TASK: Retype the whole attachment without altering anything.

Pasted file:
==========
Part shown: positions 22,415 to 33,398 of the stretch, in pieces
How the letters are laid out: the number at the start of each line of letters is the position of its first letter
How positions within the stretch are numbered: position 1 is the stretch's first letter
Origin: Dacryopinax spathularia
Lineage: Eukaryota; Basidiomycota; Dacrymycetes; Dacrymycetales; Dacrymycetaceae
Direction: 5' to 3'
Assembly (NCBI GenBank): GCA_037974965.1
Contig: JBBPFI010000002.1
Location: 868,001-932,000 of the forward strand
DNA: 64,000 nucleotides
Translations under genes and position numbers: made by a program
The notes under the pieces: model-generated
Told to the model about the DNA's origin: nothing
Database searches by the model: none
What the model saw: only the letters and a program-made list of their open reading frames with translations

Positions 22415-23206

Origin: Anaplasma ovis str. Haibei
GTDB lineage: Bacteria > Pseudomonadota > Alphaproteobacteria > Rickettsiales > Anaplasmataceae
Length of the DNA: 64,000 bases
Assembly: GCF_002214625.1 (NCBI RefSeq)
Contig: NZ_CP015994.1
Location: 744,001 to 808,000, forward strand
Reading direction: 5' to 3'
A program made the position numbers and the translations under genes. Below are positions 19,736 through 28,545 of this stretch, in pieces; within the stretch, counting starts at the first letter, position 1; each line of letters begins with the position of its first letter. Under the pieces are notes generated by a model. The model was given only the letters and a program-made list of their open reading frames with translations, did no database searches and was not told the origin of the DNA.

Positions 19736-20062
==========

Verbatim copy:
Part shown: positions 22,415 to 33,398 of the stretch, in pieces
How the letters are laid out: the number at the start of each line of letters is the position of its first letter
How positions within the stretch are numbered: position 1 is the stretch's first letter
Origin: Dacryopinax spathularia
Lineage: Eukaryota; Basidiomycota; Dacrymycetes; Dacrymycetales; Dacrymycetaceae
Direction: 5' to 3'
Assembly (NCBI GenBank): GCA_037974965.1
Contig: JBBPFI010000002.1
Location: 868,001-932,000 of the forward strand
DNA: 64,000 nucleotides
Translations under genes and position numbers: made by a program
The notes under the pieces: model-generated
Told to the model about the DNA's origin: nothing
Database searches by the model: none
What the model saw: only the letters and a program-made list of their open reading frames with translations

Positions 22415-23206

Origin: Anaplasma ovis str. Haibei
GTDB lineage: Bacteria > Pseudomonadota > Alphaproteobacteria > Rickettsiales > Anaplasmataceae
Length of the DNA: 64,000 bases
Assembly: GCF_002214625.1 (NCBI RefSeq)
Contig: NZ_CP015994.1
Location: 744,001 to 808,000, forward strand
Reading direction: 5' to 3'
A program made the position numbers and the translations under genes. Below are positions 19,736 through 28,545 of this stretch, in pieces; within the stretch, counting starts at the first letter, position 1; each line of letters begins with the position of its first letter. Under the pieces are notes generated by a model. The model was given only the letters and a program-made list of their open reading frames with translations, did no database searches and was not told the origin of the DNA.

Positions 19736-20062